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Harvard Business Review recently studied how 300 top-level CEOs work.
The authors of that report, Michael E. Porter and Nitin Nohria, studied CEOs of companies with an average revenue of $13.1 billion, and they found those CEOs typically work about 62.5 hours per week.
Typical CEO work days are between nine and 10 hours long, and these top executives also put in time during the weekend to prepare for the upcoming week.
Many entrepreneurs post self-congratulatory pictures on Instagram about hustling late at night and over the weekend, but what can business owners learn from Fortune 500 leaders?
Cultivate Time Alone
Many CEOs cite alone time as being key for reflecting on the growth and direction of their businesses.
However, many CEOs get the alone time they need only when traveling from one office to the next on a long flight. After all, everybody wants face time with a CEO.
If you have more control over a work day, you can cultivate time alone more easily. Set aside an hour or two each morning when you don’t take phone calls or attend meetings.
You could also use this time for product development, writing or analyzing customer research.
Sending emails isn’t a good use of a CEO’s time. What’s more, other executives in a large company may spend hours deciphering the tone and intention of a hastily typed email from a top leader.
For this reason, many CEOs rely on executive assistants to manage their inboxes.
If you want to tame email like a CEO, hire an assistant to manage your email inbox so you can spend less time responding to other peoples’ priorities.
Alternatively, consider batch-processing email. Look at your email inbox only at certain times during the work day, for example at 11 a.m. and 3 p.m.
Set Time Aside For Your Well-being
CEOs work long hours and often on the weekends.
However, Harvard Business Review also found successful CEOs typically get between six and seven hours of sleep per night. In addition, they spend time with family and prioritize exercising and other pursuits like reading.
CEOs work long hours, but early starts and late nights are unsustainable over the long-term, even for leaders at the top of their game.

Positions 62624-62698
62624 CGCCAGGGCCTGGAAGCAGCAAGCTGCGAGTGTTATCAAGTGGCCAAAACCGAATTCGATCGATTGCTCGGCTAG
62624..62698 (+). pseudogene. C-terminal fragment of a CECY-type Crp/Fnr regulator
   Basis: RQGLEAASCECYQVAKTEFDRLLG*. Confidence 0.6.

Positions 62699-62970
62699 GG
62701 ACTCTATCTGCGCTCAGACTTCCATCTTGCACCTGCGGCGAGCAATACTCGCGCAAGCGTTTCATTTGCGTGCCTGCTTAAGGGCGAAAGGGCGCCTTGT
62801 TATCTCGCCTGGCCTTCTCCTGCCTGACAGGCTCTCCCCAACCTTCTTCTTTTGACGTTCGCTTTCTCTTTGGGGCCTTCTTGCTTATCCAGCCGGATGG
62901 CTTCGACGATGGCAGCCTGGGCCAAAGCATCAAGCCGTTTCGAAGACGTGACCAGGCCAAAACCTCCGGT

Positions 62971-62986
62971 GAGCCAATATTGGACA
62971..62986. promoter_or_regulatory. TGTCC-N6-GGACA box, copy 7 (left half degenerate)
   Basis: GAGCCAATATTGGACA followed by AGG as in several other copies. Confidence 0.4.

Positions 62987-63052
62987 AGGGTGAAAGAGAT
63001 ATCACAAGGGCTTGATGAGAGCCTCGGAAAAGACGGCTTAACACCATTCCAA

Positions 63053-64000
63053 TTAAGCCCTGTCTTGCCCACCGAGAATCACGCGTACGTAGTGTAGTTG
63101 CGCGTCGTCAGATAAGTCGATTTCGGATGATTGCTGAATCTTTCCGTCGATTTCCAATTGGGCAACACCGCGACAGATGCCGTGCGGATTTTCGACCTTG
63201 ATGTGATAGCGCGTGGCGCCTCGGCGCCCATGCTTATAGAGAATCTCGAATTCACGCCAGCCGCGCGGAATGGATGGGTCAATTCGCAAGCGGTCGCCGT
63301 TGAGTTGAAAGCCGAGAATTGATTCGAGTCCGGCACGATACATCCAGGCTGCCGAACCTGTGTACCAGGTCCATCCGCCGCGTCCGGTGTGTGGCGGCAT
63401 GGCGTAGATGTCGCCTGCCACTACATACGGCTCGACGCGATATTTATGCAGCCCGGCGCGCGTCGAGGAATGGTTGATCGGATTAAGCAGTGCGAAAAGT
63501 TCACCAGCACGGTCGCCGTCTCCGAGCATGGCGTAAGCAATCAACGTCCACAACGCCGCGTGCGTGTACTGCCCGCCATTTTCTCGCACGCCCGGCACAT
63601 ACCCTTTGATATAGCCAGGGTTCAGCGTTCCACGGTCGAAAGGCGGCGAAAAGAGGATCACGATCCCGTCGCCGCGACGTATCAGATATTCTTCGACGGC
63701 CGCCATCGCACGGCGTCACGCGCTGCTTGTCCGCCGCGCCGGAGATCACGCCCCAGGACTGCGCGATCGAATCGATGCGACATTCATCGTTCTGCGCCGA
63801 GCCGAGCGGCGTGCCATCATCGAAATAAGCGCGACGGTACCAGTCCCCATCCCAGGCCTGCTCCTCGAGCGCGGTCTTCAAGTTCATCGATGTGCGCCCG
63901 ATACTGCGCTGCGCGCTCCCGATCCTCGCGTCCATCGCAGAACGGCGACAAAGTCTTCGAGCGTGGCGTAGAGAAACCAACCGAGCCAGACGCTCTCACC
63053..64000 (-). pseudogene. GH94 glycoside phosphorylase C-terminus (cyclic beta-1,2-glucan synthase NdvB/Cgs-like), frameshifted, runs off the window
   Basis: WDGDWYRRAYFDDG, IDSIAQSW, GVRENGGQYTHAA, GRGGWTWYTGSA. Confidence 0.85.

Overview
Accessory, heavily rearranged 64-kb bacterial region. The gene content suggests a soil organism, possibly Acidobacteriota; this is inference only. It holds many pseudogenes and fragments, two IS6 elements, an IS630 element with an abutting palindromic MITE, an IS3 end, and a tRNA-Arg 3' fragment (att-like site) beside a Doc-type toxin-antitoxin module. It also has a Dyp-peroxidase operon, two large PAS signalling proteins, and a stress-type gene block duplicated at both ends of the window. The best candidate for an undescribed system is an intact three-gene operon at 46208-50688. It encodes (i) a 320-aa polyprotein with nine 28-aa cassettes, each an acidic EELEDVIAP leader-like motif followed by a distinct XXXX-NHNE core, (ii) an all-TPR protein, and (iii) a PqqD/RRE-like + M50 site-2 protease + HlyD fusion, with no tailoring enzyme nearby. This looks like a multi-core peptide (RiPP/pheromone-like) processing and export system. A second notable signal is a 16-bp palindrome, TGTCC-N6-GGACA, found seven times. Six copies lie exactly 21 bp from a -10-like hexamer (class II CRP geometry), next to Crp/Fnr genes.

So, schedule time for your personal well-being.
Former Bridgewater Capital CEO Ray Dalio and Square and Twitter CEO Jack Dorsey both set time aside for mediating.
In January, Dorsey tweeted about attending a 10-day silent retreat, while Dalio said:
“Transcendental meditation has probably been the single most important reason for whatever success I’ve had.”
Prepare For Shorter, More Focused Meetings
Unsurprisingly, CEOs spend a large amount of time in meetings with direct reports, their leadership team and even with the wider business at town halls or off-site.
As a manager or entrepreneur, you might not have to spend quite as much time in meetings. That said, consider reducing the default meeting time from 60 to 30 minutes.
Set goals, outcomes and pre-reading materials beforehand too.
You can also go to lengths to document what you do within your business as a checklist so others can pick up faster from where you left off.
Advance Your Agenda
Successful CEOs focus on advancing key agendas for businesses they manage. Typical agendas could include acquiring a company or customer or launching a product line.
So what are your agendas for the coming three months? Do you want to write a business book, launch a product or offer a coaching service for your customers?
Decide on the two or three most important things you want to accomplish over the next 90 days and do whatever you can to advance those plans you start a new project.
Anything else is just a distraction.
March 14, 2019 at 04:47PM
Forbes – Entrepreneurs